2. Get off yer arse! As I approach my fiftieth birthday (yikes!) I find that it behooves my hips and backside to take frequent breaks from sitting at the loom bench and stand up for a while; why not wind a warp if I’m just going to stand around, right?
  3. Play with color: Winding warps takes me back to my finger painting days, in many instances. Obviously this isn’t always the case (it is a function of the design, really, and many of my warps are monochrome), but it sure is fun to play around:

 

Warp chains

Warp chains are my eye candy

 

These chains will (someday soon) be more of my diamond twill kitchen towels. But until I finish my overshot table runners that are on the loom, the chains will have to wait:

 

Black snowballs overshot

Black and ivory overshot on the loom

I like weaving these small centerpiece-sized table toppers and, based on customer interest, I’d say that there is every reason to weave smaller items like this. They look really pretty on a dining table, especially on top of a simple clean cloth. They also pair well with smaller furniture pieces, like the one I have here on an antique bureau:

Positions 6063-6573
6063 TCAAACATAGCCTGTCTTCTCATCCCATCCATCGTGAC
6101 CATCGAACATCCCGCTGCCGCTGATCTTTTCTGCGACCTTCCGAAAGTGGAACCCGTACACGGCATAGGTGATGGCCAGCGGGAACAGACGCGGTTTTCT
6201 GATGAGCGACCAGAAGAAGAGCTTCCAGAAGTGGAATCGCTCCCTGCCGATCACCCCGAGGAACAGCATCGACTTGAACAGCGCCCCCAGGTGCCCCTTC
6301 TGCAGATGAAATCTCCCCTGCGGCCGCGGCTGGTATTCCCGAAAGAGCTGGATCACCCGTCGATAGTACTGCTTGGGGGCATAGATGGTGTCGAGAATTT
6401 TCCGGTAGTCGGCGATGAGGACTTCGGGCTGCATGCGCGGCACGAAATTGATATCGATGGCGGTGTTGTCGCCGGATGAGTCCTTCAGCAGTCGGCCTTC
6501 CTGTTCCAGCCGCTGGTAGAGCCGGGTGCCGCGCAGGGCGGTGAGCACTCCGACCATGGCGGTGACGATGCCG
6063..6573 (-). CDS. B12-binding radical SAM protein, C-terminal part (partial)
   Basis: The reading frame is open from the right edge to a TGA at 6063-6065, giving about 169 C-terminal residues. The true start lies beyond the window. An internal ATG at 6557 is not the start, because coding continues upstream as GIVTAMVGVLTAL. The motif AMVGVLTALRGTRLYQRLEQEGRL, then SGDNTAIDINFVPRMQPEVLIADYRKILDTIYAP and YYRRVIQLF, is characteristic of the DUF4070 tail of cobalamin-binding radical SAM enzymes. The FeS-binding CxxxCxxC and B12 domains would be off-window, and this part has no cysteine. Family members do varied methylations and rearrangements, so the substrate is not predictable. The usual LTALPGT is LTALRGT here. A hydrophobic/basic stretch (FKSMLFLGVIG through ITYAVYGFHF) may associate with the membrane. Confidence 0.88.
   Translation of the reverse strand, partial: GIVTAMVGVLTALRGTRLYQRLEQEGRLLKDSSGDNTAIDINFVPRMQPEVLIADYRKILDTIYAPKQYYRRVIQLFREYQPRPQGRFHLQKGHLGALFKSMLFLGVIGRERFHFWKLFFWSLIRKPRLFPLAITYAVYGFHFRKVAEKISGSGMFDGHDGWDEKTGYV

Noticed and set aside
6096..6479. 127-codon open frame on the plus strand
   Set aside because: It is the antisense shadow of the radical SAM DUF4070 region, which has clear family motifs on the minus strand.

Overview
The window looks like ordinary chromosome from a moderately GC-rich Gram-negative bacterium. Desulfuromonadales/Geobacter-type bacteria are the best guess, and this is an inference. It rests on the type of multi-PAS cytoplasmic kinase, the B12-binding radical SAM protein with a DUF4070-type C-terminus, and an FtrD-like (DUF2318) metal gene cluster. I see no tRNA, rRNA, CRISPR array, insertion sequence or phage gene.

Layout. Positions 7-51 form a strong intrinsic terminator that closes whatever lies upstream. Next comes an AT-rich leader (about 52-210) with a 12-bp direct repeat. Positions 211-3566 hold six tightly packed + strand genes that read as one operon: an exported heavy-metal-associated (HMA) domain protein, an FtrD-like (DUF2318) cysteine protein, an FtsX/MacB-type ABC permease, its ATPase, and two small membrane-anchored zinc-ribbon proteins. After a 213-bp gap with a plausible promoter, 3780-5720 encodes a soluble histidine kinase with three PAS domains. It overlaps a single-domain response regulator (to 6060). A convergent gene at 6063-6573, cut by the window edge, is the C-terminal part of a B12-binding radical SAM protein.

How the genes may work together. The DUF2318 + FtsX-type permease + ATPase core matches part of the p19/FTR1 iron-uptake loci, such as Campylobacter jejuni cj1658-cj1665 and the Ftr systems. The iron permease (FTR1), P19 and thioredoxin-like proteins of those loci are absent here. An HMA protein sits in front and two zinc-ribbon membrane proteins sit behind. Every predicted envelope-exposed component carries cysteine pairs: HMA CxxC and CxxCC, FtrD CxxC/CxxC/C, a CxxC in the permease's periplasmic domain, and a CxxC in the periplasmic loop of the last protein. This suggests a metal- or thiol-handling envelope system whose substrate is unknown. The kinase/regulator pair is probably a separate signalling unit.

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Overshot in brown and ivory

I took a big leap recently and ordered myself some custom-woven ribbon labels for my handwoven pieces. Pictures to follow, once I actually cut some cloth from the loom!

Be well, friends.

 

 

Log cabin placemats

Hello, friends. I’m continuing to weave custom order requests that I received at the League of NH Craftsmen Summer Fair in August. These log cabin bordered placemats were a new design for me so I was especially pleased that they found homes at the fair. I’m weaving a set of eight mats for a client in brick red and ivory cottons. Here is how they’re shaping up:

 

 

 

log cabin mats on loom

Weaving placemats

I designed these so that there is a machine-stitched hem on each end. Placemats that live in my house tend to need machine laundering, especially after pizza night, so I like to make items such as these washing-machine-sturdy. I hang mine up on a drying rack and, if I’m feeling snazzy, run a hot iron over them to give them a bit of polish at the table.